The Singaporean Chinese have a great understanding of ancient Chinese history and the Singaporean Indians of the history of their ancestry and also the Malays could trace their linkages to the great empires of Indonesia, the Malacca Sultanate and the Muslim Kingdoms of Southern Thailand. However, I was struck by the lack of sufficient knowledge generally amongst Singaporeans on the history of the Middle East, its importance in World history and current economic relevance. Hence, I launched, with the Middle East Institute, the Emirates NBD Essay Competition, open to tertiary students of all the local universities to encourage Singaporean undergrads to learn more about the Middle East. This is currently in the fifth year and I’ve seen some amazing prize-winning essays written by local tertiary students. This is why Khatijah struck a positive note with me when she particularly highlighted the objective of the Arab network in encouraging greater appreciation of their Middle Eastern heritage among young Singaporean Arabs.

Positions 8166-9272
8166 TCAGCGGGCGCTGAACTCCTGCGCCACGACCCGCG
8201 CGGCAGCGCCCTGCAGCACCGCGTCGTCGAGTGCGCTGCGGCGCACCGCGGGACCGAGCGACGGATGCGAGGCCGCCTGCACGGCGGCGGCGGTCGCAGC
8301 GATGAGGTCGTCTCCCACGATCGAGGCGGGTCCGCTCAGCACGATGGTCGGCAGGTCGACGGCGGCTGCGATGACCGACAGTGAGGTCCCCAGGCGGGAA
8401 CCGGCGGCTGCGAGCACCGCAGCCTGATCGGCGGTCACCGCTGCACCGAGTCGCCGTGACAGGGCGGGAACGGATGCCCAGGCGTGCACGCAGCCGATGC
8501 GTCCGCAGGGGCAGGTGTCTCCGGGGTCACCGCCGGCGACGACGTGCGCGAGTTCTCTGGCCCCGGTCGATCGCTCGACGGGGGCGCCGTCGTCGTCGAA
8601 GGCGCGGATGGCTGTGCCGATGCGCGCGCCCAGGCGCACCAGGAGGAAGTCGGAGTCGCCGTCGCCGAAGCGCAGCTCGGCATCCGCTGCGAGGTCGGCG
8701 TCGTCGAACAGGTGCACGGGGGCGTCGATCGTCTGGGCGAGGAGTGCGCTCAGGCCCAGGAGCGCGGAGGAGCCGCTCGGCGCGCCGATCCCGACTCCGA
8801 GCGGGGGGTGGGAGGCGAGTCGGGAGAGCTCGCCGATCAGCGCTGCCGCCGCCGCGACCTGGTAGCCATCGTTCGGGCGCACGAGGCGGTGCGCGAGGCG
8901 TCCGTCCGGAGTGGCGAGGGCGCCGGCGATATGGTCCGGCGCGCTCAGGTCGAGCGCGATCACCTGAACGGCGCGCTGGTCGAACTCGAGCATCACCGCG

Having now very briefly explained the strong roots and pervasive role of the Singapore Arab community in the country, I want to briefly highlight, from an outsider’s perspective, how the community should also take tremendous pride in their ancestry from Middle East. As the region is huge, I’ll try and narrow my references to the history of the Southern Arabian Peninsula, Yemenis and the Arab Empires. The Southern Arabs or Yemenis, as they were called in the later years, played a major trading role since about 5000 years ago in the establishment of the Frankincense Trail. Frankincense, Myrrh, Indigo, were coveted initially by the Sumerians, Egyptians, Babylonians, Syrians in the early ages and later, the Greeks, Persians, Romans and Byzantines.